On Independence Day in 2012, the Minnesota Wild were nationally relevant for the first time in franchise history. Minnesota signed Zach Parise and Ryan Suter to the largest contracts ever given to a free agent, with each getting 13 years and $98 million.
While widely celebrated at the time, the contracts are divisive for fans in and out of the State of Hockey. Some point to their production over the years, as well as their seven postseason appearances in eight seasons. Others will point out that Minnesota has collected two postseason series wins in that time, and has never made so much as a Conference Final.
And, oh yeah, they’ve both got five seasons left on their deals as they approach their age-36 seasons.
Despite the playoff disappointments, it’s easier to justify the Suter contract to the average fan than Parise’s. Suter has been an iron man on the blue line, playing in 600 of a possible 609 games. He’s averaged 48 points per 82 games since joining the Wild, while providing elite defense through most of that tenure.
Parise’s contract is a tougher sell. Once a perennial 30-goal scorer, he has just one 30-goal season in eight years with the Wild. Injuries are the primary culprit, as he’s played 513 of 609 games, missing time in six of eight seasons. He led the Wild with 25 goals this year, but the big story was his unhappiness with the Wild organization — a deal to send Parise to the New York Islanders fell through in February.
In fairness to Parise, it has not been all bad. He’s averaged 31 goals per 82 games with the Wild, nearly identical with his days in New Jersey. He’s third in franchise history in both goals and points, behind Mikko Koivu and Marian Gaborik. Injuries aside, he’s been very good, even well into his 30s.
But if you ask your average Wild fan, they’d probably tell you they are at least a bit disappointed in the results of these contracts. The injuries, decline and near-early exit might be ignored if Parise had taken the team on a playoff run. But that 2-7 postseason series record looms over everything.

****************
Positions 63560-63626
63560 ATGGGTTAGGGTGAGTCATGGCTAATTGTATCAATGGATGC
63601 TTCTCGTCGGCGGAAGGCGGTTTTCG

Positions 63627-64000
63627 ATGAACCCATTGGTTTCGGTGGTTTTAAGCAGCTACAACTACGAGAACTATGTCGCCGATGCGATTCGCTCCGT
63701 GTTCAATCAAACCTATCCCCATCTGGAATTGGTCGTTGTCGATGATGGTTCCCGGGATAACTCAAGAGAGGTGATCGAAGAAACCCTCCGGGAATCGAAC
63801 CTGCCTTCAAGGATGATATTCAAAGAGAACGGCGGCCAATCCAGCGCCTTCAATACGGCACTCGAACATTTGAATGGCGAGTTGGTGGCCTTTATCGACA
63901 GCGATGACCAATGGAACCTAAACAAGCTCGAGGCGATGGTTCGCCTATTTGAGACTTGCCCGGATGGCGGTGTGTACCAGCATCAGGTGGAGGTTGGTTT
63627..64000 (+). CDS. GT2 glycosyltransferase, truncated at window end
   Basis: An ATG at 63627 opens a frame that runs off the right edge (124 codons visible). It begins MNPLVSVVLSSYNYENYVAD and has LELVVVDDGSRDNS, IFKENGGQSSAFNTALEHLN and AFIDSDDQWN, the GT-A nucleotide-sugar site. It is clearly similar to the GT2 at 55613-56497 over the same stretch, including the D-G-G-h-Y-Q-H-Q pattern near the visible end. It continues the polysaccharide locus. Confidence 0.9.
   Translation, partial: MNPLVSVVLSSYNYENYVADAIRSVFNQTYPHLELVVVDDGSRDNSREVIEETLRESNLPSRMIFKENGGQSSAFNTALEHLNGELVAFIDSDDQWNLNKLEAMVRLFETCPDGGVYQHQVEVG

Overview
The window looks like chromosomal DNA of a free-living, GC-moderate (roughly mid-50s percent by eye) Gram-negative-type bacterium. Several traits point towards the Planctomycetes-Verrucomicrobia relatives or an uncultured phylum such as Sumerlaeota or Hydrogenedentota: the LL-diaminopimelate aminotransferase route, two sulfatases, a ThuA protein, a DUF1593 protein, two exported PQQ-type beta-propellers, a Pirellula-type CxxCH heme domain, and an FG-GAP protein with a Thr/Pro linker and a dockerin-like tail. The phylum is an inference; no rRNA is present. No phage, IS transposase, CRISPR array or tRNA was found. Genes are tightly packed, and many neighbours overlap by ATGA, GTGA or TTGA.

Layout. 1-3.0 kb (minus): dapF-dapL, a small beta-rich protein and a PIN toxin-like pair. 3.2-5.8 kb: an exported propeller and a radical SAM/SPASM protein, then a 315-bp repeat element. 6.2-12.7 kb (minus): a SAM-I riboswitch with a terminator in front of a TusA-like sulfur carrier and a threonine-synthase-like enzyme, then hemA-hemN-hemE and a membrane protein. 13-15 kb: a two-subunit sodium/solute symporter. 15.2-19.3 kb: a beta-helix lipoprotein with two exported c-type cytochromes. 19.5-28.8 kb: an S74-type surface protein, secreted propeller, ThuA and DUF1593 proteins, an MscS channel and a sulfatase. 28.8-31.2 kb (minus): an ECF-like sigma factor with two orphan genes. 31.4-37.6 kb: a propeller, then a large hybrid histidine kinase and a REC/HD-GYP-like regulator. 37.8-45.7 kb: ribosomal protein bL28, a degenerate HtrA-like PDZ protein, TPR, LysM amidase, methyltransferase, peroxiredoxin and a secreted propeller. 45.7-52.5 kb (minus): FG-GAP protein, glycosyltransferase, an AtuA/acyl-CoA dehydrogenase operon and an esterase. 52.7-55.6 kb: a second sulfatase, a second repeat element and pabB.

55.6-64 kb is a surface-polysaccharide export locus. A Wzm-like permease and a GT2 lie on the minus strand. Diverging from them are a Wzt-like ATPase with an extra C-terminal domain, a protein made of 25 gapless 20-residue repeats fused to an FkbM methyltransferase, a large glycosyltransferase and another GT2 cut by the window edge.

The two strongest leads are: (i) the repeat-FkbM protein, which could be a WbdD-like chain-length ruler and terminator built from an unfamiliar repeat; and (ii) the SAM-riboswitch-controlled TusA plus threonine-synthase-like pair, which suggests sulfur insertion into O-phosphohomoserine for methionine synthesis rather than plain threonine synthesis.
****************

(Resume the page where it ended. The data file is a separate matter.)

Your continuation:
A loss to Vancouver will be seen as another strike against the legacy of Parise (and Suter’s) contract. But in reality, Parise probably carries the least blame for the Wild’s playoff failures over the last eight seasons. Whether you like his contract or not, there’s no denying that he’s stepped up in the postseason.
Parise has played 36 playoff games with Minnesota. He has 14 goals and 31 points in that time, an 82-game pace of 32 goals and 71 points. When things get tougher in the playoffs, Parise is able to maintain and even elevate his game. That’s no small feat in the NHL.
There are 183 forwards that have 30 or more playoff games since 2012. Parise’s production has been elite among that group. He is tied for tenth in the league with 0.39 goals per game, alongside Patrick Kane, Patrice Bergeron and Joe Pavelski. His 0.86 points per game is tied with Phil Kessel for 16th.
And Parise has managed to put up this production despite the rest of his teammates falling silent in the playoffs. Of the six other Wild forwards with 30-plus playoff games in that time, only Jason Pominville (0.64 points per game) comes even kinda sorta close to Parise’s production. The rest of the bunch — Mikael Granlund (0.54), Koivu (0.50), Nino Niederreiter (0.46), Charlie Coyle (0.34) and Jason Zucker (0.26) had even less success.
It’s tough to score in the playoffs. It’s even tougher to score when you’re on an island. Parise should get a great deal of credit for doing so. And Parise’s scoring comes with solid play-driving. He’s near the top of the Wild leader board in controlling play, getting 55.4% of the expected goals at 5-on-5.
It’s hard to say whether Parise can keep up his blistering postseason production, having just turned 36 years old. But there are some good signs. Parise’s scored 53 goals in 143 games over the past two seasons (a 30-goal pace), meaning he’s slowed down a lot less than you might think. And if Kevin Fiala picks up where he left off in March, Parise won’t have the sole burden of putting the puck in the net.
You can grouse about Parise’s cap hit, the five years remaining on his deal or the lack of team success. But you have to admit that Minnesota paid Parise to step up for them in the postseason, and he has delivered on that. Minnesota may not have and may not be able to get the Stanley Cup they imagined when signing Parise, but Parise is about the only guy you can’t blame for that. He’s been worth every penny come playoff time. Let’s hope he’s got another strong playoff performance in him.
All stats from Hockey-Reference and Evolving Hockey.